Thinking of switching gears into app development? The demand for skilled and talented mobile app developers continues to exceed supply by quite some margin. It’s a lucrative field to build a career in, but before you get started, it’s important to find the answer to a critical question: which platform do you specialize in?
Android and iOS reign supreme among the mobile application platforms of choice for app developers.
And so, having to decide between the two – iOS and Android app development – can be bewildering if you are just setting out. We’ll help you with some basic facts to ease your decision-making process. See what suits you best.
First, we will begin by comparing and contrasting the two operating systems themselves, and then compare the upsides and downsides to app development with Android and iOS.
Now, let the battle begin!
Battle of the Operating Systems: Android Vs iOS
Android: For you, as a prospective newbie in mobile app development, Android’s single biggest selling point is its customizability. Android’s open-source model has paved the way for third-party developers to create a wide range of apps and add-on functionalities that add to the OS’s inherent capabilities.
You can create and develop anything from widgets and live wallpapers to apps that can be downloaded from not only the Google Play Store but also from the Amazon Appstore or even directly from the app developer’s website.
This leaves developers with a greater scope for testing the waters in Android app development and to create striking apps that find great usability.
- Android’s customization possibilities include the ability to install multiple gadgets and widgets to a device’s lock system.
- Ability to set or change specific programs is made possible.
- You can install non-factory dialers and SMS apps.
- The standard pull-down notification system allows you to turn Wi-Fi, Bluetooth, GPS, and audio on and off with a single tap instead of having to access system preferences.
- By default, Android also has a file management system similar to PCs and Macs that delivers a “hands on” experience to using the mobile devices.
- Freedom to customize does not guarantee uniform performance of the interface.
For instance, something that was intended to perform well in a particular OS may not perform so well with an upgraded OS.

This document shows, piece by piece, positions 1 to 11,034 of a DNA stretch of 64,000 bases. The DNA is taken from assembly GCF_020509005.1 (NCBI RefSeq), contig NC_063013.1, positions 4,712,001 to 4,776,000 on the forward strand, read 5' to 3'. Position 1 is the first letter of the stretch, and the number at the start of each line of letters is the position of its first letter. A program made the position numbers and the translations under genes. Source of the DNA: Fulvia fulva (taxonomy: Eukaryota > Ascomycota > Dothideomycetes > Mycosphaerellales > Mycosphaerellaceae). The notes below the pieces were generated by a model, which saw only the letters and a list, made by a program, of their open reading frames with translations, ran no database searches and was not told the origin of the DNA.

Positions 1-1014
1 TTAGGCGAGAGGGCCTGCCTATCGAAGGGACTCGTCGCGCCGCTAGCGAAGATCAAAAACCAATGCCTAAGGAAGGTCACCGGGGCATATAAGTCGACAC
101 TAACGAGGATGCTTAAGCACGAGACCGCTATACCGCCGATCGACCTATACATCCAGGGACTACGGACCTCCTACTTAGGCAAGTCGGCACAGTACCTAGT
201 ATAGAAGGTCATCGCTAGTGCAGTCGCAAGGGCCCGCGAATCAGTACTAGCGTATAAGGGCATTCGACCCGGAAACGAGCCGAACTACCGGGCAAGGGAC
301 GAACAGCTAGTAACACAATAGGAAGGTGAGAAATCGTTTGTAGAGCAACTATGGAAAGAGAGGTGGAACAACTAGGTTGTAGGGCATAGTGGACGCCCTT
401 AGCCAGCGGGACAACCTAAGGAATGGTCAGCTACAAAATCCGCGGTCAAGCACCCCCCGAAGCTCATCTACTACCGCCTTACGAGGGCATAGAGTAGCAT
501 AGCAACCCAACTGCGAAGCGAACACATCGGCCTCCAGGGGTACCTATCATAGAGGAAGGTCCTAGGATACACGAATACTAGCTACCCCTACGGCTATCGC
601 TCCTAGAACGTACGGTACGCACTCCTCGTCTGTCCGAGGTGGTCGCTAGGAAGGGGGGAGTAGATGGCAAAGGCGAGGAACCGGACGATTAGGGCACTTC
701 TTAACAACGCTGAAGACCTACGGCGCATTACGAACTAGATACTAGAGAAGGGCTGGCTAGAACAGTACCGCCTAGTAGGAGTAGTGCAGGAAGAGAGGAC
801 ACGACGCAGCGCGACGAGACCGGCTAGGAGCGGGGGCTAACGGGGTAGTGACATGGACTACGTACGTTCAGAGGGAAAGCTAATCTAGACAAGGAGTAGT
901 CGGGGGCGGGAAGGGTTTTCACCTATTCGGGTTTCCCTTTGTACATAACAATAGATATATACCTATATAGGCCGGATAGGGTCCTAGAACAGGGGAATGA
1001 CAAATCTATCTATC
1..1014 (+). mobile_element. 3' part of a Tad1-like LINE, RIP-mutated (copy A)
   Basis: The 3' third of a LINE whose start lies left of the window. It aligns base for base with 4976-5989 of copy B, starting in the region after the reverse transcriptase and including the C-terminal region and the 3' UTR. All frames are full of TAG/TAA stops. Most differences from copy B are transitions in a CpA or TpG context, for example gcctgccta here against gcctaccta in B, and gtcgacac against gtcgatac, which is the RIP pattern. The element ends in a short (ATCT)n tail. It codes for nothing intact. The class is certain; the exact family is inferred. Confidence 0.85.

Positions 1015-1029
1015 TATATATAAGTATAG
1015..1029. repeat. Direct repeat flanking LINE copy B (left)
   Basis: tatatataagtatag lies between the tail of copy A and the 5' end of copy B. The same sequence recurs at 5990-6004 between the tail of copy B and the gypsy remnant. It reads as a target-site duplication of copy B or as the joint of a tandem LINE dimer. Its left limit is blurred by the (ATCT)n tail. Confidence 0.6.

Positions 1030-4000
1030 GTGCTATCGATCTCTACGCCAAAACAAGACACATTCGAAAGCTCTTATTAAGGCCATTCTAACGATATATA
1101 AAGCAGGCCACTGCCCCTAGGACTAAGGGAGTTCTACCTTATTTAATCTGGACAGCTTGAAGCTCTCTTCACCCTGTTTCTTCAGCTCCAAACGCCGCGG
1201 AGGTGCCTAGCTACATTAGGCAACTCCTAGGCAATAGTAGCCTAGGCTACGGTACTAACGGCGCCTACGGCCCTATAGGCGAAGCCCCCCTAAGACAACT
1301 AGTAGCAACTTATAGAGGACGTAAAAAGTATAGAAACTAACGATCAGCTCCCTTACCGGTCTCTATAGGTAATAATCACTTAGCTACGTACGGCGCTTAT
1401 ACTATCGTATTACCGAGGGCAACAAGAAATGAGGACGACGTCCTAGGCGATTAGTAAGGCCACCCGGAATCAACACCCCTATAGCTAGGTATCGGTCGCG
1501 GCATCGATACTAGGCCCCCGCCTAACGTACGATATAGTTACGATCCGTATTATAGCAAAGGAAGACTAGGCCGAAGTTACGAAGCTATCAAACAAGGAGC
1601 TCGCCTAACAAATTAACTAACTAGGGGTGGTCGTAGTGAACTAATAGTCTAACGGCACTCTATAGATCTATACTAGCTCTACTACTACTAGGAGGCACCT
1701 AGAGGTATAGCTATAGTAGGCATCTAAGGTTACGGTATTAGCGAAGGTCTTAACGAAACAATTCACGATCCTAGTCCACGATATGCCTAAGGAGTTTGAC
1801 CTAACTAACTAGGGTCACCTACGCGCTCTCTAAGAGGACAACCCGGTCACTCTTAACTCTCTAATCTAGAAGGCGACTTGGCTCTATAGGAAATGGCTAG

- Also, Google’s app policies aren’t as strict as those of Apple’s, meaning apps do not have guaranteed peak performance rates and there is also the risk of security threats.
Despite its flaws, Android remains the more popular and widely-used among the two operating systems, and more mobile manufacturers use the Android OS than any other.
iOS: Whatever Android lacks, iOS compensates for. With its simplistic layout and vibrant colors, the Apple interface ensures uniformity and consistency of performance.
Many newly released apps, too, mostly enter the Apple App Store before finding their way into the Google Play Store or onto the Android market. This is more so because of the credibility that iOS applications seem to guarantee. The strict quality control measures taken by Apple ensure greater security, unlike the case with Android.
- It is quick, clean, and a lot more secure than most other platforms available on the market.
- Greater legitimacy and security of applications is assured.
- It is more stable and has a user-friendly mobile interface.
- iOS’s interface lends itself better to gaming and game developers.
Most often, the advantageous and disadvantageous factors of iOS overlap. Consider the following -
- Apple does not allow Flash functionality.
- Sideloading of apps is not possible with the iOS. And although jail-breaking is an option to overcome this, it might further result in reduced device operability.
- Although secure, iOS restricts the freedom for users to explore a greater variety of apps.